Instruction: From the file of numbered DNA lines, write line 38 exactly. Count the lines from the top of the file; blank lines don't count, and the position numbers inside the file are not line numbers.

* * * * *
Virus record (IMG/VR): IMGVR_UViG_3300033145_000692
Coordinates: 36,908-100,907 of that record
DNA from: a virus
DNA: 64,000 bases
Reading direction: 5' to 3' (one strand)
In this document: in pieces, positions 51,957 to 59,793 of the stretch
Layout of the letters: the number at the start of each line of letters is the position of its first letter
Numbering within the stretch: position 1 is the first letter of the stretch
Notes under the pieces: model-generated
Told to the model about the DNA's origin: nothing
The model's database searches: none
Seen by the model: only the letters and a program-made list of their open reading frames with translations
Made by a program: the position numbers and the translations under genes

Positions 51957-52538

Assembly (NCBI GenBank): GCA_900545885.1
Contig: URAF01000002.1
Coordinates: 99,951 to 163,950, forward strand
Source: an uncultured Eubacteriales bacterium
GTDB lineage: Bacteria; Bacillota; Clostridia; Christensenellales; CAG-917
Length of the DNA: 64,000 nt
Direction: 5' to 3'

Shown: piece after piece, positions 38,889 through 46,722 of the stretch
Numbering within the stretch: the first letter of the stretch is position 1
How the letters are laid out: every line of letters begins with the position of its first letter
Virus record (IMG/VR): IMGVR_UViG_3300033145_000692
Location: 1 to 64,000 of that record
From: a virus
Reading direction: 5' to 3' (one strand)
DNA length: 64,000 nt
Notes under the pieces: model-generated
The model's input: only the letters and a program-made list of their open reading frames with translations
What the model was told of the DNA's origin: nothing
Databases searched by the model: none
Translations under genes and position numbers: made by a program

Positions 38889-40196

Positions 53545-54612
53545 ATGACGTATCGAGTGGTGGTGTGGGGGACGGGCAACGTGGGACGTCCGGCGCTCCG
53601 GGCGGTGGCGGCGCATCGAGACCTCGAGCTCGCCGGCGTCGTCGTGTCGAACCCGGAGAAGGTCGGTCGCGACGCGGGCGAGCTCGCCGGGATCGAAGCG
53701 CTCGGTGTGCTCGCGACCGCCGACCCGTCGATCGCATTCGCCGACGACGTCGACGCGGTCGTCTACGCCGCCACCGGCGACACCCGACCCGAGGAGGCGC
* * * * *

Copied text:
53601 GGCGGTGGCGGCGCATCGAGACCTCGAGCTCGCCGGCGTCGTCGTGTCGAACCCGGAGAAGGTCGGTCGCGACGCGGGCGAGCTCGCCGGGATCGAAGCG